To the Editor:

Back in the day, all us "old geezers" played outside, not online.

Parents called your name, not your cellphone. And if you didn't eat what mom cooked, you didn't eat.

There are some things money can't buy, like manners, morals and intelligence, or closing the refrigerator door really slowly to see when the light goes out.

Use aluminum foil on the TV rabbit ears to make it come in more clear. Swinging on a playground swing and going as high as you could, so when you jumped off, you could see how high you could go.

Can you remember the worst things you could do, like a boy giving cooties, war was just a card game, when only skinned knees hurt and only toys were broken, when we only smoked the tires on our bicycles and, through all of this, we just wanted to grow up.

Growing up meant using Mercurochrome on every nick and cut, and used paper bags to wrap our school books in so they would not get worn on the edges,

When refreshment drinks were Coca Cola, Pepsi Cola and 7-Up, and they were all in a glass bottle, and when books were signed out of the library with a return date card in them, and when our cowboy heroes were Roy Rogers, Gene Autry and John Wayne,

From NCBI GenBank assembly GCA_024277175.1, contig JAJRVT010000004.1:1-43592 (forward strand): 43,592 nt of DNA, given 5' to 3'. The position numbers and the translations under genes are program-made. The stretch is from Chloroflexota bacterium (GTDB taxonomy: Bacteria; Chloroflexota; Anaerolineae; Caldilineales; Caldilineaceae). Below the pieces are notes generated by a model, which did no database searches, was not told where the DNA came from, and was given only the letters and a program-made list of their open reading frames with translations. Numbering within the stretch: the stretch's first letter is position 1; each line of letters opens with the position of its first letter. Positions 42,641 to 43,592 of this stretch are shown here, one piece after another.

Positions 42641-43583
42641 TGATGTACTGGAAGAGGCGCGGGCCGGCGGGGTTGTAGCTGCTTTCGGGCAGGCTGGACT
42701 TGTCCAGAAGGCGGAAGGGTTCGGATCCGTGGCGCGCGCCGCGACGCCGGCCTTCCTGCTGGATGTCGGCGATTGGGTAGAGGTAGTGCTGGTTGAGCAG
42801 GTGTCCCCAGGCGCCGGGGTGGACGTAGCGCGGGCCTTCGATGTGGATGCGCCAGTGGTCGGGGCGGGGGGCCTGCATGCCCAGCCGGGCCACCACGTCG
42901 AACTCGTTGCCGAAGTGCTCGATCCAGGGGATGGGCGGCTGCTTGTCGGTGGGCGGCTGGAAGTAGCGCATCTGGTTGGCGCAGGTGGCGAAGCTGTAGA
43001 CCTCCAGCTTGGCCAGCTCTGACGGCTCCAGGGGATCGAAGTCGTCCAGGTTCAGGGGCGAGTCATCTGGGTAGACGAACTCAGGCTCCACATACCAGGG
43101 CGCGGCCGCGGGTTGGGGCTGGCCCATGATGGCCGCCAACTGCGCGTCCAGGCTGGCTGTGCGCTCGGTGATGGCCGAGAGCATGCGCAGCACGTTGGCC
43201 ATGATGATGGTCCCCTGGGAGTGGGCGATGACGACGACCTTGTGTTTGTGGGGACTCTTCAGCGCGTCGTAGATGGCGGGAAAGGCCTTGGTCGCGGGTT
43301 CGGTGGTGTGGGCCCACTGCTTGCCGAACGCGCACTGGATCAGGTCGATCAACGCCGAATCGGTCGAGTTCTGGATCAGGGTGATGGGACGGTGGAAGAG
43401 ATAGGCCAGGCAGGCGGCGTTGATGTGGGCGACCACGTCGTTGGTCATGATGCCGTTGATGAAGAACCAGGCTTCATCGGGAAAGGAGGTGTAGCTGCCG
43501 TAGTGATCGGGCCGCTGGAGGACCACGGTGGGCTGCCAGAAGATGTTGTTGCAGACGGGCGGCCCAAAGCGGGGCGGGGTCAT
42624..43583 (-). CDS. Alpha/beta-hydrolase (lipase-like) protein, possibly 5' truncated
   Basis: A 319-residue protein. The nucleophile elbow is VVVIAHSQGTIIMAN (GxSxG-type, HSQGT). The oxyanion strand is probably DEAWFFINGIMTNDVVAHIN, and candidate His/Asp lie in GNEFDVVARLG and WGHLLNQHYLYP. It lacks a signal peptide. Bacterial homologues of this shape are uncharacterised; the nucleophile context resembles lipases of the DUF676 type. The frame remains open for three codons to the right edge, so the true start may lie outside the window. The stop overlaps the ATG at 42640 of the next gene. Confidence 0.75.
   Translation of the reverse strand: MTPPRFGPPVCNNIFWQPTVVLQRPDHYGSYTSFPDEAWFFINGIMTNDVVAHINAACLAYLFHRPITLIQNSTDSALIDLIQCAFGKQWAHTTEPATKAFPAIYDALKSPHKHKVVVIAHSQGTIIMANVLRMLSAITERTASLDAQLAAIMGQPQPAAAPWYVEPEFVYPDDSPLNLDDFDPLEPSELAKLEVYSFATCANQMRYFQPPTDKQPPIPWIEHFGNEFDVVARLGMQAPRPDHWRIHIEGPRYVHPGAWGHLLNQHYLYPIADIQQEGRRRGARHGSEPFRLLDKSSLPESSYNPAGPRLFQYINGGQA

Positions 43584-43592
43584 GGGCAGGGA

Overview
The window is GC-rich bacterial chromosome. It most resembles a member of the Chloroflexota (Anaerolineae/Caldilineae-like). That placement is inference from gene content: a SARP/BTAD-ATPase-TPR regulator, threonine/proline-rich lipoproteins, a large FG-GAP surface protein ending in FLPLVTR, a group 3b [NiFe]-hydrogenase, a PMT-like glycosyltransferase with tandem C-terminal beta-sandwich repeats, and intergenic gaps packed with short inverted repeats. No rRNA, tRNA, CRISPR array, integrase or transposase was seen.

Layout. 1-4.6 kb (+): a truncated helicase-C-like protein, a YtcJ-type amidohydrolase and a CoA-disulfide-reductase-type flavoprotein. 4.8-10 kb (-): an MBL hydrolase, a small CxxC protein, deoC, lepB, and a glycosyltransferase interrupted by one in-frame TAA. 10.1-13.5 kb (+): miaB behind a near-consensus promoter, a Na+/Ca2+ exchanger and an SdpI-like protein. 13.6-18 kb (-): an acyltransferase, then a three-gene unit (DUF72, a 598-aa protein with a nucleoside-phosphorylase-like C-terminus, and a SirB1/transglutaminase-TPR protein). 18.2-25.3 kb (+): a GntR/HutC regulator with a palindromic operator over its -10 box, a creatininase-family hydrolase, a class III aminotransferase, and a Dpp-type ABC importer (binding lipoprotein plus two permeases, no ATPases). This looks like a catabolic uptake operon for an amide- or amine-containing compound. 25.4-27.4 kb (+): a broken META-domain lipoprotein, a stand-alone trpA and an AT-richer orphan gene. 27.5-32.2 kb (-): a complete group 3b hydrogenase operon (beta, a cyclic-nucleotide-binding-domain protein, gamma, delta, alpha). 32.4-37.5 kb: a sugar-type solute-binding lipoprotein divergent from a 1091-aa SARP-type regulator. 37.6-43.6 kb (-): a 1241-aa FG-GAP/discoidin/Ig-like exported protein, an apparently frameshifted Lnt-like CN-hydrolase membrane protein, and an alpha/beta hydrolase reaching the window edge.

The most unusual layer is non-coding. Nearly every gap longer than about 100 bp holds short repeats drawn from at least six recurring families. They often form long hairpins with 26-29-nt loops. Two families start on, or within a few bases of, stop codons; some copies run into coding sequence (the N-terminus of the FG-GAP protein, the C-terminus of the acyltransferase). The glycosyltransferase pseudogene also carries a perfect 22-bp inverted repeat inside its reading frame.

When we used Play-Doh to pull cartoon pictures from the newspapers in reverse, Heckle and Jeckle comic books, the Wimpster and his hamburg frenzy, Maypo chocolate drink, and when you wished you could own an eight-count box of Crayola Crayons.

When your dad's car needed two keys, one for the ignition and one for the trunk, when there was no remote to change the TV channels, the Spirograph toy set and all it could do, and when all rolls of film came in a plastic container.

When a popular game at school was Jacks, on Friday nights when drive-in theaters were popular, portable Motorola radios to play when at the beach or on picnics, and when putting playing cards or baseball cards in the bicycle spokes helped to make noise.

As we grow older, these things in life become more scarce. They are left behind to an era and a time when life was good and it was simple, and we all had values and morals and we all listened to our parents and didn't get in trouble with the law, and we went to school because if we didn't, we were in fear of the truant officer.

The Cold War was the big concern of the American public. We had air raid tests and air raid shelters and civil air patrol and everyone was in fear of getting the dreaded disease polio.

We survived it all; the good old days, as we still call them, are the days we wish we could go back in time to.

Life was good.

I will always cherish the memories of those days and the things that made our life go around.

Thanks, from an old geezer.

Jeffrey B. McBreairty

New Milford